Dead Mellotron - Glitter (Sonic Cathedral)

Baltimore-based shoegazers deliver superb third LP

Released Apr 24th, 2012 via Sonic Cathedral / By Richard Lewis
Dead Mellotron - Glitter (Sonic Cathedral) The third album by Baltimore-based shoegazers Dead Mellotron sees the three-piece delivering a decisive knock-out of an LP.

Originally the solo project of Louisiana native Josh Frazier, a move to the East Coast saw the ‘Tron expand to a three piece and raise their profile considerably. In the producer’s chair Frazier keeps a tight reign over proceedings, the seven slivers of sun-dappled sonic bliss clocking in at less than 30 minutes.

Whether there are strictly only seven tracks is open to conjecture however, as like Loveless, the LP blurs the boundaries of each cut, opting for a song-between-songs structure.

Opener ‘Stranger’ is possibly the most orthodox piece here, honing in on a wiry post-punk riff and uplifting keyboard ballast that segues into a floating ambient soundscape.

While principally instrumental, the submerged vocals are mixed just loud enough to prettily embellish the tunes, with ‘Can’t See’, coming across like an escapee from Verve’s No Come Down set with its bare-bones arrangement and (relatively) clear lyrics. ‘Waiting to feel something/ They don’t know/Like we know’ making perfect sense for a band who once listed their primary influence as ‘complete apathy’.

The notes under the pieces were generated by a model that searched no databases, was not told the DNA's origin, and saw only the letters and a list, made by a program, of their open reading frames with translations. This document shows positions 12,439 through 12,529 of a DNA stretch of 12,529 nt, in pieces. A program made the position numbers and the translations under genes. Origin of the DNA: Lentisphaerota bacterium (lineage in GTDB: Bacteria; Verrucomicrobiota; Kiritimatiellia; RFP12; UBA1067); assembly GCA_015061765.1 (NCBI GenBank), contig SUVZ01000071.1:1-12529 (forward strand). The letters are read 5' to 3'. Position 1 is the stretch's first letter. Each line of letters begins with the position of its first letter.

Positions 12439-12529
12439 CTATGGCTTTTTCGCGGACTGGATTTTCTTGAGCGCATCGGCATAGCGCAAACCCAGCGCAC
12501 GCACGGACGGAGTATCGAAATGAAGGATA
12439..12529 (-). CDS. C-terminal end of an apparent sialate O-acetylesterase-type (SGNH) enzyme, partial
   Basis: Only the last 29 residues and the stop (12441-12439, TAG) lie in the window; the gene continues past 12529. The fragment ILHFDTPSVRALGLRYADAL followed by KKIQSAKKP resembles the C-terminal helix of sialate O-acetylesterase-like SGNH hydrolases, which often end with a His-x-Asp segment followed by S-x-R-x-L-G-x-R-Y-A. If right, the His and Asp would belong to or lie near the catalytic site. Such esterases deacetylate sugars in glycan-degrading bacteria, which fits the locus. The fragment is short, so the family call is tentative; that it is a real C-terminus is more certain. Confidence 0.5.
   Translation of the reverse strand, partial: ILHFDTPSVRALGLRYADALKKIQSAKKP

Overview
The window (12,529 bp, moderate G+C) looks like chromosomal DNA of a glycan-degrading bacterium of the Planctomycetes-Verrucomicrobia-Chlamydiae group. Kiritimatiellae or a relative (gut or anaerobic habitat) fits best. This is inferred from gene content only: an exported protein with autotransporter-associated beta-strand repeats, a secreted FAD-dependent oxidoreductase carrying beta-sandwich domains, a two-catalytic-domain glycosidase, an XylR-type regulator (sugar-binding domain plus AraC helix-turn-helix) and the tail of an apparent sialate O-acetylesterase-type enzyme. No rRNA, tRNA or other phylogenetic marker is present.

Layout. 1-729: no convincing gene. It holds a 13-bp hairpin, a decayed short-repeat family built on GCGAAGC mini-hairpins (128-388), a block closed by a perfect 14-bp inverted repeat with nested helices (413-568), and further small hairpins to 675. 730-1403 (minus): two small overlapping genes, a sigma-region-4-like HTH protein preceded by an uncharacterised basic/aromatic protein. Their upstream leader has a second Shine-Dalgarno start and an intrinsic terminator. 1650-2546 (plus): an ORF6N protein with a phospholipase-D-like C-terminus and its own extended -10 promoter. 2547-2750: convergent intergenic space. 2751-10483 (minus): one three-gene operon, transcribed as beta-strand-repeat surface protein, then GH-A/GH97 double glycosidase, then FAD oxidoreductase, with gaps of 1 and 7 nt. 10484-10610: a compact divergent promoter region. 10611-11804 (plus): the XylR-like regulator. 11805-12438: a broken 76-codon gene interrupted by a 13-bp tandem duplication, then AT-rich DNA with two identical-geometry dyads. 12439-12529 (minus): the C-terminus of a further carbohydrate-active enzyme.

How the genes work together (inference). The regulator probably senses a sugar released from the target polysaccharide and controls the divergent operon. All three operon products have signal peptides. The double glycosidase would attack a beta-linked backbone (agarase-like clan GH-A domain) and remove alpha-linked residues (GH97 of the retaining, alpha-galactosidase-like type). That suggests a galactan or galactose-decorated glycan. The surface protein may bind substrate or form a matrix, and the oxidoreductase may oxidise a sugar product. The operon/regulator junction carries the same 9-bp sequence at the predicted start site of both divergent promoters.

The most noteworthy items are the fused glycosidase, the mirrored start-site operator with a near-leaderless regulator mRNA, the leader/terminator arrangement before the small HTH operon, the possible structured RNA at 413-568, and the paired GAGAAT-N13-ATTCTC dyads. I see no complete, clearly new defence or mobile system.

The vocal-less ‘Bye’, cruises into view on a MBV-style flute loop and submerged guitar crunch, morphing into a two-note keyboard riff and looped drums, then onto a near-classical piano piece, the spacious arrangement able to wring the maximum out of the sparse elements.

The reasonably straight-ahead ‘Making Up’ meanwhile is a highpoint, displaying traces of fellow East Coasters The War on Drugs in its motorik rhythm track, sensuous guitar overload and drifting vocal melody, which in a less cruel world would be a deserved hit single.

The low-lying bassline and star-gazing guitars of the glacial ‘Oohahh’ achieves lift-off with a blazing four-note riff, before drifting skywards, segueing into the epic finale ‘Dying’.

Calling last orders, the track is possibly the highlight of the set, a mini-epic built on symphonic strings that steadily builds until a coruscating guitar din sends it through the roof before fading out in swooping, whammy bar bending MBV fashion.

If chief Valentine Kevin Shields deigns to release whatever it is he has been working on for the past two decades this year, he is strongly advised to investigate this album first, as the bar for any shoegazing LP has just been raised considerably higher.